Spanish Miners Fight for Subsidies Deep Below Ground
Seven miners are refusing to leave a dark gallery deep underground at a coal mine in northern Spain unless the government reverses its decision to slash subsidies to the sector.
During a visit Friday, the miners, their faces and uniforms covered in soot, played cards to pass the time and keep their spirits up after having already spent 20 days some 800 meters (2,625 feet) below the earth at the mine near Santa Cruz del Sil.
“We will stay here until we have a solution. We are determined to keep fighting,” said 45-year-old miner Alfredo Gonzalez as he took a break from the card game.
Eight other miners are refusing to return to the surface at two other mines in a similar protest against the cash-strapped government’s decision to slash subsidies to the sector this year to 111 million euros ($142 million) from 301 million euros last year.
Above ground, protests by the miners against the cuts, which began three weeks ago, have become more radical, with striking miners blocking roads and railways and clashing with riot police on a daily basis in northern coal mining regions.
Unions argue the subsidy cuts will lead to the closure of Spain’s coal mines and the loss of up to 30,000 direct and indirect jobs, since Spanish coal relies on state aid to compete with cheaper imports.
The miners at Santa Cruz del Sil sleep side by side on inflatable mattresses on the floor of the damp gallery which is decorated with photos of their children and messages of support from outside.
“The hardest part is breathing because of the humidity and the dust,” said Gonzalez.
There were originally eight miners but one of them had to leave because he had bronchitis.
“Now the doctor visits us more often,” said Gonzalez.
The miners walk for one or two hours every day in the tunnels of the mine to get some exercise. They also receive food and drums of hot water each day for washing.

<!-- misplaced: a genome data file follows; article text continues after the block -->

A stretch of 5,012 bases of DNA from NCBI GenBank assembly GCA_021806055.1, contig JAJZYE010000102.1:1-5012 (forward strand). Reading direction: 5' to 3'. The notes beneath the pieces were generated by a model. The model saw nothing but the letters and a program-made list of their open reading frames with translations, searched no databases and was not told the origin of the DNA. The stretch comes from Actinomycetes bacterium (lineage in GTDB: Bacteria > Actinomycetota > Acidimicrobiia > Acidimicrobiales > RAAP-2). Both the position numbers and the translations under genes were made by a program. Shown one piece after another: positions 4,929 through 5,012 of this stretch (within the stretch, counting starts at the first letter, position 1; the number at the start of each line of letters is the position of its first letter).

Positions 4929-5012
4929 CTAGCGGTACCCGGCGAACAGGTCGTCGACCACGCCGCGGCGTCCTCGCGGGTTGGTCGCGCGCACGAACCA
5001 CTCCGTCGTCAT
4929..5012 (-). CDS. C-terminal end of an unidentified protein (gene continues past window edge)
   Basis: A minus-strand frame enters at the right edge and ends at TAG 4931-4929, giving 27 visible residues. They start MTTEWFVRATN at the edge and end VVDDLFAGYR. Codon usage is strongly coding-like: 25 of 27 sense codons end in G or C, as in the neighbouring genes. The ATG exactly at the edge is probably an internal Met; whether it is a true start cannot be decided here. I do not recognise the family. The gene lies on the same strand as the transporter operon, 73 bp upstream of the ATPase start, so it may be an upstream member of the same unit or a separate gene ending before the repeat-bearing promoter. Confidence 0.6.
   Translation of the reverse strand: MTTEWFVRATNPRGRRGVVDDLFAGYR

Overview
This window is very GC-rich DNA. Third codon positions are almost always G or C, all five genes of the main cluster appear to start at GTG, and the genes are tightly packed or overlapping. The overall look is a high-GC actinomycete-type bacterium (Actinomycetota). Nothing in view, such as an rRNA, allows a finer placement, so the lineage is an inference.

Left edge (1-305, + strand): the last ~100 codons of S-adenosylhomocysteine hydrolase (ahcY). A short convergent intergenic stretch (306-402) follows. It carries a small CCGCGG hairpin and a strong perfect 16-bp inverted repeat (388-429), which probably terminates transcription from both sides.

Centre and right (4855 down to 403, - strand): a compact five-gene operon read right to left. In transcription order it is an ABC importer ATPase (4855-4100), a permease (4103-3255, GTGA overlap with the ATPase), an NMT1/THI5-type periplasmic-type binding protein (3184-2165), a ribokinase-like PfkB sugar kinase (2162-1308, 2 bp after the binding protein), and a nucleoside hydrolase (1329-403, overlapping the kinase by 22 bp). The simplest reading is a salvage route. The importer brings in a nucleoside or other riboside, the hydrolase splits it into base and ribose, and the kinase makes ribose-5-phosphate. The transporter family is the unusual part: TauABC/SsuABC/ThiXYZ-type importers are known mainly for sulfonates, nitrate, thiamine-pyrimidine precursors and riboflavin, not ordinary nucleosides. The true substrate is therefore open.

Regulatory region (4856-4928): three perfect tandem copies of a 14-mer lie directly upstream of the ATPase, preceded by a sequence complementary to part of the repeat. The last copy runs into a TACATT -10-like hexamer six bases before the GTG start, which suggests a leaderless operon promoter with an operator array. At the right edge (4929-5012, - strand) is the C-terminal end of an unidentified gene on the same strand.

“Time passes by very slowly. What you miss the most is the sun and fresh air. And of course your family,” said another miner, 40-year-old Primitivo Basalo.
“We are very united and we give each other strength, if someone is down we give him a hug.”
The miners don’t normally get visitors and have no devices to listen to music or watch movies.
“This is a sit-in. We don’t want people to think we are on vacation,” said Gonzalez.
The miners said the support of their families and of their roughly 120 co-workers above ground motivates them to keep up their protest.
“We tell our co-workers to hang on out there and we will hang on down here. And that the government can’t abandon us,” said another miner, Jose Antonio.
Above ground hundreds of men with their faces covered invaded a road near the nearby town of Bembibre and within minutes they set up a barricade made of tires which they then set fire to.
“This happens every day, every day”, said 39-year-old Paul Martinez as he watched the thick black smoke rise into the sky with a group of fellow miners.
“It is the only way to get people to notice that there is a problem here, not just a labour problem but a very big social problem as well,” he said, adding that if the coal mines close “it would be a death sentence for this town.”
Spain’s coal mining industry has been contracting for decades, with its direct workforce shedding more than 40,000 people over the past 20 years.
The country’s roughly 8,000 coal miners began an open-ended strike against the subsidy cuts three weeks ago and their protest actions have become more radical.
The miners use trees, tires and rubbish bins to set up blockades on highways and railroads, disrupting transport, and then wait for police to arrive.
Clashes often follow, with miners using slingshots to throw rocks at riot police who respond with rubber bullets.
“There is more and more violence with the riot police,” said Florencio, a 40-year-old miner who declined to give his last name, as he stood by a blocked road with other miners.
“What we are seeing is that people are becoming more anxious because we are in the same situation as in the beginning.”
The government argues that austerity must be shared by all sectors.
But many miners expressed anger that the government argues it can not afford to restore the 190 million euros in coal sector subsidies it has cut from the budget this year even as it plans to inject billions into ailing banks.
“It seems like a huge injustice to us,” said Basalo, adding this is why they baptized their mascot, a canary which they are keeping with them in a cage below ground, “Deception”.
Spain on Saturday secured a European lifeline of up to 100 billion euros ($125 billion) to save its stricken banks and try to avert a broader financial catastrophe.
The cuts to coal subsidies also worry shopowners in coal mining towns like Bembibre.
“If the miners don’t work, they don’t earn a wage and if they don’t earn money we don’t eat. That’s the way it is,” said Soraya Moreno, 33, the owner of a sporting goods store in Bembibre, a town of some 10,000 people.